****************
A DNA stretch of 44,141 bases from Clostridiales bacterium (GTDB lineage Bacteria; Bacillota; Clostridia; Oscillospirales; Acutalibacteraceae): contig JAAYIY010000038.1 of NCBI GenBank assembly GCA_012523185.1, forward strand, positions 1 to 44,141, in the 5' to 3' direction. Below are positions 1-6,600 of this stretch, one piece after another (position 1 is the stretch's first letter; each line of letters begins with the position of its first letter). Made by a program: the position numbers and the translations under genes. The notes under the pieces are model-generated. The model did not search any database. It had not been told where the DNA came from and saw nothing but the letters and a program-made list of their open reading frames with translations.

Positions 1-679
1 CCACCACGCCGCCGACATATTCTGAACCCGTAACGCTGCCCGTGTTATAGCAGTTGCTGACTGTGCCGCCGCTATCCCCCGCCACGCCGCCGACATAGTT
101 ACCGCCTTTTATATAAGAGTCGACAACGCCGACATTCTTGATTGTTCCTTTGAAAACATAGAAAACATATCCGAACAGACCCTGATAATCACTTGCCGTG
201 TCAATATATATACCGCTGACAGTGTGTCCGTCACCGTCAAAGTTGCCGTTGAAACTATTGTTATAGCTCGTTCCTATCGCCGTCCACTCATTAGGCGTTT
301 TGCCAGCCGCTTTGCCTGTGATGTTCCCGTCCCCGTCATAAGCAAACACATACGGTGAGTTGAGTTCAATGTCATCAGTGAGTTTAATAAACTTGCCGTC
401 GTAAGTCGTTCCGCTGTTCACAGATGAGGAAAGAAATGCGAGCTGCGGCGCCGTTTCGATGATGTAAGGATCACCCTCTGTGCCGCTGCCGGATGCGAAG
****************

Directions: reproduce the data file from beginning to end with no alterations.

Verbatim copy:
A DNA stretch of 44,141 bases from Clostridiales bacterium (GTDB lineage Bacteria; Bacillota; Clostridia; Oscillospirales; Acutalibacteraceae): contig JAAYIY010000038.1 of NCBI GenBank assembly GCA_012523185.1, forward strand, positions 1 to 44,141, in the 5' to 3' direction. Below are positions 1-6,600 of this stretch, one piece after another (position 1 is the stretch's first letter; each line of letters begins with the position of its first letter). Made by a program: the position numbers and the translations under genes. The notes under the pieces are model-generated. The model did not search any database. It had not been told where the DNA came from and saw nothing but the letters and a program-made list of their open reading frames with translations.

Positions 1-679
1 CCACCACGCCGCCGACATATTCTGAACCCGTAACGCTGCCCGTGTTATAGCAGTTGCTGACTGTGCCGCCGCTATCCCCCGCCACGCCGCCGACATAGTT
101 ACCGCCTTTTATATAAGAGTCGACAACGCCGACATTCTTGATTGTTCCTTTGAAAACATAGAAAACATATCCGAACAGACCCTGATAATCACTTGCCGTG
201 TCAATATATATACCGCTGACAGTGTGTCCGTCACCGTCAAAGTTGCCGTTGAAACTATTGTTATAGCTCGTTCCTATCGCCGTCCACTCATTAGGCGTTT
301 TGCCAGCCGCTTTGCCTGTGATGTTCCCGTCCCCGTCATAAGCAAACACATACGGTGAGTTGAGTTCAATGTCATCAGTGAGTTTAATAAACTTGCCGTC
401 GTAAGTCGTTCCGCTGTTCACAGATGAGGAAAGAAATGCGAGCTGCGGCGCCGTTTCGATGATGTAAGGATCACCCTCTGTGCCGCTGCCGGATGCGAAG